US and China hold more trade talks despite lingering tensions

Joe Biden’s senior trade official and China’s commerce minister have held talks over economic and trade disputes in the latest sign of tentative efforts to stabilize relations between the two superpowers.

US Trade Representative Katherine Tai met with Chinese Commerce Minister Wang Wentao on the sidelines of the Asia-Pacific Economic Cooperation meeting in Detroit on Friday. She expressed concern about Beijing’s actions against US companies, as well as its “non-market” approach to the economy and trade policy, her office said in a statement.

Wang spoke about China’s concerns about Taiwan, Trump-era tariffs on US companies buying from China, and Biden’s Indo-Pacific Economic Framework, a trade deal that excludes China and focuses on infrastructure, supply chain resilience and cleanliness, according to a Chinese Commerce Department statement. . energy

The meeting took place five days after the US President predicted an imminent “thaw” in relations following the G7 summit. It also came a day after Wang held talks with U.S. Commerce Secretary Gina Raimondo during the first visit by a senior Chinese official to the U.S. capital since 2020.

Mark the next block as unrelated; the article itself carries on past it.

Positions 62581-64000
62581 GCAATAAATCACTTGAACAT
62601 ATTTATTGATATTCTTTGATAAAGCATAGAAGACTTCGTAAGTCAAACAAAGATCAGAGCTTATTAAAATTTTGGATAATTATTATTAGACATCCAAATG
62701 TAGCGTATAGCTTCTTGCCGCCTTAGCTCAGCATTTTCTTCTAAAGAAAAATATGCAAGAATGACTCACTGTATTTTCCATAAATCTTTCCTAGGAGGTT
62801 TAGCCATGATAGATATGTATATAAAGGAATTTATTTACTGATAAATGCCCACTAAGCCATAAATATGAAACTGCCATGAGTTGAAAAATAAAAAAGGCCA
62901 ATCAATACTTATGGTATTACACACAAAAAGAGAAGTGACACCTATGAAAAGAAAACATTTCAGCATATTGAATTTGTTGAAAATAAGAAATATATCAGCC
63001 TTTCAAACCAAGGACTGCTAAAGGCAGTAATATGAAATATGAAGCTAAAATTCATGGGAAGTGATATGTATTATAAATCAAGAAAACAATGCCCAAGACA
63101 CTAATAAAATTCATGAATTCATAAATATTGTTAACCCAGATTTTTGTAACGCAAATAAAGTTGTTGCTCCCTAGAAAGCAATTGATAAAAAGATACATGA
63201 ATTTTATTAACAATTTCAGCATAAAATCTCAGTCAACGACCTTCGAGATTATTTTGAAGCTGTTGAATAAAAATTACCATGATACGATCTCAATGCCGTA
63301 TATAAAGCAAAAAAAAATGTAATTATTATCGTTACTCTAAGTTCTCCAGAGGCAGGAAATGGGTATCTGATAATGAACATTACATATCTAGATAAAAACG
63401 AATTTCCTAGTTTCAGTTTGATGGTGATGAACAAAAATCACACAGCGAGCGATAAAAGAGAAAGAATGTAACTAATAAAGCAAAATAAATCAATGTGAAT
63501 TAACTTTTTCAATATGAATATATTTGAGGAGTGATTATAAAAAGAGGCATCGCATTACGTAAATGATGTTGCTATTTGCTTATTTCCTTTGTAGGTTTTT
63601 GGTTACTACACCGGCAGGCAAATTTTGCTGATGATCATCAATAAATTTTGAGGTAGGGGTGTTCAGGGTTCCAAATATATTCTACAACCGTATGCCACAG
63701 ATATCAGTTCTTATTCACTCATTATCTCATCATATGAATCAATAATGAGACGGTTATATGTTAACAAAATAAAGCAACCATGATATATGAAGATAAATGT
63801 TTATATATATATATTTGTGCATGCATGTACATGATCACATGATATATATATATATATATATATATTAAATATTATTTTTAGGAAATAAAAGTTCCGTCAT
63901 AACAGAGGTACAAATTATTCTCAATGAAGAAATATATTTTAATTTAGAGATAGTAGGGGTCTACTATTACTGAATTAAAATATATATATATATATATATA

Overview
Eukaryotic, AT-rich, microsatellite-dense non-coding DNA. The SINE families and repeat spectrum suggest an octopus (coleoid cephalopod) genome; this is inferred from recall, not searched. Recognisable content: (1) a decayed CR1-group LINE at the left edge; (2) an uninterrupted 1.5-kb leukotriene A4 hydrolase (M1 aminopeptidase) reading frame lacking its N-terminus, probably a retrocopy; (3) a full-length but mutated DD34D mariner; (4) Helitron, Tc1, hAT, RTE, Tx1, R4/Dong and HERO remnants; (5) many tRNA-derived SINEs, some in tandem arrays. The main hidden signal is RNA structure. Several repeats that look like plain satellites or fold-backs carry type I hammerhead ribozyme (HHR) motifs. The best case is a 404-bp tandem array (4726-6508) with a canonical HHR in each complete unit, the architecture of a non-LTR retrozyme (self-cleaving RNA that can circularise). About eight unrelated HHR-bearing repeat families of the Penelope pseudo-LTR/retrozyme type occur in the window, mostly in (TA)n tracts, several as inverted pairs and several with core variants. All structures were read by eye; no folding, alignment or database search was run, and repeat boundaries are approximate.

After Friday’s meeting, both sides stressed the need to keep channels of communication open.

Earlier in May, Wang Yi, a senior Chinese diplomat, met with US national security adviser Jake Sullivan for talks in Vienna in an effort to stabilize relations between the countries.

Analysts are now stepping up calls for Washington and Beijing to capitalize on rare window of opportunity for high-level bilateral negotiations.

This includes the potential for a new round of climate change talks between John Kerry and Xie Zhenhua, the climate envoys of the world’s two largest economies, who previously announced joint action to combat climate change despite strained relationships. There is also hope that Xi and Biden will be able to meet during the APEC leaders’ summit in the US in November.

Yet despite US-China relations at their lowest point in decades, efforts to stabilize diplomatic activity continue. trying to get off the groundThe two sides are arguing over new restrictions on access to technology, as well as Xi’s support for Vladimir Putin in the face of a Russian invasion of Ukraine.

Last week, China ordered a number of its infrastructure companies stop buying from American chip maker Micronjust hours after the G7 issued its harshest criticism of Beijing. On Wednesday, Xi met with Russian Prime Minister Mikhail Mishustin in Beijing and called for deepening trade, economic and energy ties with Russia, countering Western pressure to reduce support for Putin.

Also on Friday, the Justice Department filed charges against two Los Angeles residents of bribery and participation in a state-run scheme targeting US-based practitioners of Falun Gong, a religious movement banned in China.

“The Justice Department continues to expose the Chinese government’s brazen attempts at transnational repression, this time through an attempt at bribery,” Deputy Attorney General Lisa Monaco said in a statement.

Additional reporting by James Politi in Washington DC and Maiqi Ding in Beijing